Field Methods for Academic Research 2.27. Challenges offered by focus groups .................................. 69 2.28. Issues of which to be aware .............................................. 70 2.29. Has the focus group been successful? .............................. 71 2.30. Reflections on focus groups for academic research ......... 72 2.31. Summary and conclusion .................................................. 74 Exhibit 2.1: Focus Group Protocol ............................................... 76 Exhibit 2.2: Focus Group Discussion Questions........................... 77 Exhibit 2.3: Letter/e-mail of invitation to join a focus group ...... 78 Exhibit 2.4: Focus Group Welcoming Statement ........................ 79 Exhibit 2.5: Focus Group Participants’ Information Document .. 80 Exhibit 2.6: Focus Group Letter of Consent................................. 83 Exhibit 2.7: Form to facilitate the field note including reflection required after the focus group meeting ........................... 84 Exhibit 2.8: A letter/e-mail of thanks for having participated in a focus group. ...................................................................... 85 References ................................................................................... 86 Useful websites ........................................................................... 86 Chapter 3: Using Questionnaires for Academic Research ................ 87 3.1.

Definition........................................................................... 87

3.2.

Philosophical underpinning............................................... 89

3.3.

Strategic considerations.................................................... 90

3.4.

Different types of questionnaires ..................................... 91

3.5.

Questionnaire design options ........................................... 92

3.6.

Pre-made versus bespoke questionnaires ........................ 93

3.7.

The range of issues needed to be considered in designing a questionnaire .................................................................... 94

3.8.

Types of research .............................................................. 95 vi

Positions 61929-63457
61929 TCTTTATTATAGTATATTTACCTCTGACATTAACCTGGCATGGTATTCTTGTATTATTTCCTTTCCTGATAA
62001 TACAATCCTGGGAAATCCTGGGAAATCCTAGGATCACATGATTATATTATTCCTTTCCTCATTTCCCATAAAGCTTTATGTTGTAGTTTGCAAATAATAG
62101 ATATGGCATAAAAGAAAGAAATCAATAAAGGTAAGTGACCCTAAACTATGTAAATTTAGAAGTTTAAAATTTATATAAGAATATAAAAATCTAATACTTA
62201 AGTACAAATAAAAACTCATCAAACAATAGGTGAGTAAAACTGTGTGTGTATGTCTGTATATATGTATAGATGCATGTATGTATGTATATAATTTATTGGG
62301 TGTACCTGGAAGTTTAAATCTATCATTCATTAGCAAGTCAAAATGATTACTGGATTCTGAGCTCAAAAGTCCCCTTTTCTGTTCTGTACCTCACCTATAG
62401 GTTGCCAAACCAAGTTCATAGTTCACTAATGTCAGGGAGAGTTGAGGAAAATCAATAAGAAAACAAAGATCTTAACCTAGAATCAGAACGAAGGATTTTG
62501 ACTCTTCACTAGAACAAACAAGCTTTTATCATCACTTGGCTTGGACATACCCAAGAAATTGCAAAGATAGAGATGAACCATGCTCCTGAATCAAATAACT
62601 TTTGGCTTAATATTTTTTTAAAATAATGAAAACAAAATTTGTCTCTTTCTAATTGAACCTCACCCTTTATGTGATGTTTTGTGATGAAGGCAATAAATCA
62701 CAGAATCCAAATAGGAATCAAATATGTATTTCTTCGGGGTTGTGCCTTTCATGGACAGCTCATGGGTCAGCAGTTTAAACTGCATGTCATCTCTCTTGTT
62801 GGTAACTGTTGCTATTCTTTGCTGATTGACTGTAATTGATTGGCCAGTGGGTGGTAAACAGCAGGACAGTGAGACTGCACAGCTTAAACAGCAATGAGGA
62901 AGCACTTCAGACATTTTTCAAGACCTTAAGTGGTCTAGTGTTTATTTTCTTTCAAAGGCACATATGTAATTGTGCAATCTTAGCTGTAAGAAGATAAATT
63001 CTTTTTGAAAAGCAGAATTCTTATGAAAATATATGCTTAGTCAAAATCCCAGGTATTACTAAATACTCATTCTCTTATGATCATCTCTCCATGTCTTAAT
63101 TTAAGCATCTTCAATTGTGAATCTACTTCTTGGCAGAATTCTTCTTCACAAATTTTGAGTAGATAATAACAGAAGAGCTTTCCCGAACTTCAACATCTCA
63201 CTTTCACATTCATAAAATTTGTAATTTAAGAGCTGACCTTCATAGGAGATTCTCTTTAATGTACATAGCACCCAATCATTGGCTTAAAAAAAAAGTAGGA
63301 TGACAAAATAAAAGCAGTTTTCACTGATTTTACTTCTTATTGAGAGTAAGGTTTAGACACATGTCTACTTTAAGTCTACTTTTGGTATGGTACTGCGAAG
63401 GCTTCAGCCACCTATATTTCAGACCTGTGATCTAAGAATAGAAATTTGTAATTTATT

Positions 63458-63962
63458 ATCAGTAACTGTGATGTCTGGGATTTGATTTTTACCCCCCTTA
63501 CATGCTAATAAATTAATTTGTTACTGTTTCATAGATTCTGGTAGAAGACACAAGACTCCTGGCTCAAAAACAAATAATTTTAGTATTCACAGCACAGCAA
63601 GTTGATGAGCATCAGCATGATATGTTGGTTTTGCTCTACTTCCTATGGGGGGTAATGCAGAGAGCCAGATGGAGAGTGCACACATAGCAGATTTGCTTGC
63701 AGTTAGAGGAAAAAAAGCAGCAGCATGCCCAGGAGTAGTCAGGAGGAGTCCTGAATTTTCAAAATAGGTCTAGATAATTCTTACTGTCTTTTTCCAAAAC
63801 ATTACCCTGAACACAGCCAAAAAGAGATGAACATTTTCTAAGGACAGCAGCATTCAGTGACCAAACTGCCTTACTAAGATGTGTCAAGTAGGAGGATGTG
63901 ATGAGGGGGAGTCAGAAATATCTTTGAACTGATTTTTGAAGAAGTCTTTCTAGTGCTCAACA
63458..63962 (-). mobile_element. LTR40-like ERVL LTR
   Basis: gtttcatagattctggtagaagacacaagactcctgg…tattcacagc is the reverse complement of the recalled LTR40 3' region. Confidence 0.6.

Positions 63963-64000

Field Methods for Academic Research 3.9.

The route to a competent questionnaire.......................... 96

3.10. Working through the questionnaire preparatory issues .. 97 3.11. Example of Questionnaire Preparation............................. 98 3.12. Building the questionnaire questions ............................. 100 3.13. Constructing the questionnaire ...................................... 103 3.14. Pre-coded questions ....................................................... 107 3.15. Continuing building the questionnaire ........................... 108 3.16. Moving to hypothesis testing.......................................... 109 3.17. Other parts of the questionnaire .................................... 110 3.18. Personal details about the informant ............................. 111 3.19. Common vocabulary ....................................................... 113 3.20. The nature of open questions ......................................... 114 3.21. Screening questions ........................................................ 114 3.22. Layout of the questionnaire ............................................ 115 3.23. Incentives for responding ............................................... 115 3.24. Field testing a questionnaire ........................................... 116 3.25. Different languages ......................................................... 116 3.26. Software for questionnaire development....................... 117 3.27. Generic issues with questionnaires ................................ 117 3.28. Specific questionnaire types ........................................... 119 3.29. ServQual Questionnaires ................................................ 119 3.30. Delphi Study Questionnaires........................................... 120 3.31. Software for data analysis............................................... 121 3.32. Digital data ...................................................................... 121 3.33. Summary ......................................................................... 122 Exhibit 3.1: Example of a Questionnaire Protocol..................... 124 vii